Officials confirm Britain is standing on the verge of an epidemic

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The Independent Online

Britain is standing on the verge of an epidemic, rather than isolated outbreaks, of foot-and-mouth disease, officials confirmed yesterday.

Britain is standing on the verge of an epidemic, rather than isolated outbreaks, of foot-and-mouth disease, officials confirmed yesterday.

With five new cases for the day reported by early evening, government vets were saying privately that if the number reached more than 30 new cases a day it could be declared an epidemic. That would mean that it could take months to eradicate the disease, which can linger on the ground and be passed on clothes and shoes.

A sick animal is so infectious that it can potentially infect hundreds more at distances of more than 10 miles via the air.

Jim Scudamore, the chief veterinary officer, said that as many as 25,000 sheep, cattle and pigs were believed to have passed through three markets at the centre of the foot-and-mouth outbreak in the week before the ban on moving livestock last Friday.

Peter Kingwill, the chairman of the Livestock Auctioneers' Association, said: "In terms of an outbreak, [these figures] are worrying." Tim Harris, the European secretary of the Animal Transportation Association, said the disease had spread faster because of the collapse in the number of abattoirs after the BSE crisis. "These days, animals have to be taken the length and breadth of the country. Why else would you have farms up North going all the way down to Essex?"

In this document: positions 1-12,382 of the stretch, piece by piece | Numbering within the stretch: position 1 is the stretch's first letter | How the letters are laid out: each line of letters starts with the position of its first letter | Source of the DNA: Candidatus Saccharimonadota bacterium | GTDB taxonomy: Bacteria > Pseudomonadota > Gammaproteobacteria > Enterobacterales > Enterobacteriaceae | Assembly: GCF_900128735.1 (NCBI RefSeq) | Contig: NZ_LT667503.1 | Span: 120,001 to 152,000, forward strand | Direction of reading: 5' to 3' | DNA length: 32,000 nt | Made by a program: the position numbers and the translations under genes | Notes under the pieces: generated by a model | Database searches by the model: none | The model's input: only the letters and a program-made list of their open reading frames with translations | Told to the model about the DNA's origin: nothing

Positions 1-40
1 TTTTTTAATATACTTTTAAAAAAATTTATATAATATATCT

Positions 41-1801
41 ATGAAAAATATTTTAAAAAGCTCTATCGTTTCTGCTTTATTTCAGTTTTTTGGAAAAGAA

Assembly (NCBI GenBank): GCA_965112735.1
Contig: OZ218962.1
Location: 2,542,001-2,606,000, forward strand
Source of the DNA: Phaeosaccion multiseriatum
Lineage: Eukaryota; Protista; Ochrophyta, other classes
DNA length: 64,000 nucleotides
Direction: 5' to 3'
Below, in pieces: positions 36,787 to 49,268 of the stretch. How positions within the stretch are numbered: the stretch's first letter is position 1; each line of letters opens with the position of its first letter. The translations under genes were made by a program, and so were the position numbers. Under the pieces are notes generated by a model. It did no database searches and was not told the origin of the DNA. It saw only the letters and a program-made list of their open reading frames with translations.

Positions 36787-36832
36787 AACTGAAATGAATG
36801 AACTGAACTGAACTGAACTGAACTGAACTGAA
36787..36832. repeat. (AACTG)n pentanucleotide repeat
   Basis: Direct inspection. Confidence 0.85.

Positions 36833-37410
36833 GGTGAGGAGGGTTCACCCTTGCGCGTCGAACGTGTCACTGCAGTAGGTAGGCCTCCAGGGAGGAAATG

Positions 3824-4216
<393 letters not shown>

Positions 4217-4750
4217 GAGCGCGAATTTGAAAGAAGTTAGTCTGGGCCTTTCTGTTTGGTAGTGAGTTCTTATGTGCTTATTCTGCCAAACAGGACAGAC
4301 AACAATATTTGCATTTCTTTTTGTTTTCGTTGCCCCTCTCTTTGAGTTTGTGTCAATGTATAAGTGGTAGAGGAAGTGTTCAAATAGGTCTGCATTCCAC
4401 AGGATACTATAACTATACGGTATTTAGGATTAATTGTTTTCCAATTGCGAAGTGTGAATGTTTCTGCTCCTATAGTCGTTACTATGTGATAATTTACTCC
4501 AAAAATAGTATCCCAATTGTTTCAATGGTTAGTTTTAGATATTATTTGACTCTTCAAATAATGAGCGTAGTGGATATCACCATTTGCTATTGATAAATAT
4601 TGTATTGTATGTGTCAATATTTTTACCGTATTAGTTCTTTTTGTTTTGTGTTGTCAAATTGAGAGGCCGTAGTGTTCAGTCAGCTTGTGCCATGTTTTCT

Sheep are less prone to pass on the disease than pigs but, even so, hundreds of thousands of them could have been exposed. Scientists from the Ministry of Agriculture, Fisheries and Food and the Institute of Animal Health are trying to find out the exact number infected. The institute is becoming more confident that the first infection occurred around 12 February, on Burnside farm at Haddon-on-the-Wall, Newcastle. "Pigs from that farm were sent to the abattoir weekly. Those sent on 8 February were healthy," said Dr Alex Donaldson, the head of the institute. "But those on the 15th were infected. That would take the date of infection back to 12th or 13th."

The possible source of the infection is still believed to be infected food from overseas which got into the pigs' swill. Dr Donaldson said: "Swill is meant to be boiled. But boiling requires time to cool, so anyone looking to save time and energy might not heat it completely. That would not kill off the virus." But he emphasised that neither Maff or the institute had determined the chain of events.

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